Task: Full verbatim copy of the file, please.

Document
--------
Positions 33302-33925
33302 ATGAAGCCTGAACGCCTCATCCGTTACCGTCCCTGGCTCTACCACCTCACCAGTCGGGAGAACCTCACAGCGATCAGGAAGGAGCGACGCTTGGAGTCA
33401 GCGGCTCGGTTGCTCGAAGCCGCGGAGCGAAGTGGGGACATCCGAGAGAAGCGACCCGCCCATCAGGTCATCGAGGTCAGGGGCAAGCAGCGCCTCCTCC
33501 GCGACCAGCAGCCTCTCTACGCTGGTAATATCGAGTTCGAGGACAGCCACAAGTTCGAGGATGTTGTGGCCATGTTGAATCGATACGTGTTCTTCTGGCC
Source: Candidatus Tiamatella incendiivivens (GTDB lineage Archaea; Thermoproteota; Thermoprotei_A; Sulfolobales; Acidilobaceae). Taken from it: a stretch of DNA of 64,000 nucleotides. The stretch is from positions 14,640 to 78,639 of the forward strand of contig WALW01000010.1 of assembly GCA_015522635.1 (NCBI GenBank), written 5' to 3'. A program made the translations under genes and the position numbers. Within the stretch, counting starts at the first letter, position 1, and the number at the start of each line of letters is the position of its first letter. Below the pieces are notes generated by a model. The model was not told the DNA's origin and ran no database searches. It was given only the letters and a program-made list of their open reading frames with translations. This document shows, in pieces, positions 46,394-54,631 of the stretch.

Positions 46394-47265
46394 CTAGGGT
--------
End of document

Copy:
Positions 33302-33925
33302 ATGAAGCCTGAACGCCTCATCCGTTACCGTCCCTGGCTCTACCACCTCACCAGTCGGGAGAACCTCACAGCGATCAGGAAGGAGCGACGCTTGGAGTCA
33401 GCGGCTCGGTTGCTCGAAGCCGCGGAGCGAAGTGGGGACATCCGAGAGAAGCGACCCGCCCATCAGGTCATCGAGGTCAGGGGCAAGCAGCGCCTCCTCC
33501 GCGACCAGCAGCCTCTCTACGCTGGTAATATCGAGTTCGAGGACAGCCACAAGTTCGAGGATGTTGTGGCCATGTTGAATCGATACGTGTTCTTCTGGCC
Source: Candidatus Tiamatella incendiivivens (GTDB lineage Archaea; Thermoproteota; Thermoprotei_A; Sulfolobales; Acidilobaceae). Taken from it: a stretch of DNA of 64,000 nucleotides. The stretch is from positions 14,640 to 78,639 of the forward strand of contig WALW01000010.1 of assembly GCA_015522635.1 (NCBI GenBank), written 5' to 3'. A program made the translations under genes and the position numbers. Within the stretch, counting starts at the first letter, position 1, and the number at the start of each line of letters is the position of its first letter. Below the pieces are notes generated by a model. The model was not told the DNA's origin and ran no database searches. It was given only the letters and a program-made list of their open reading frames with translations. This document shows, in pieces, positions 46,394-54,631 of the stretch.

Positions 46394-47265
46394 CTAGGGT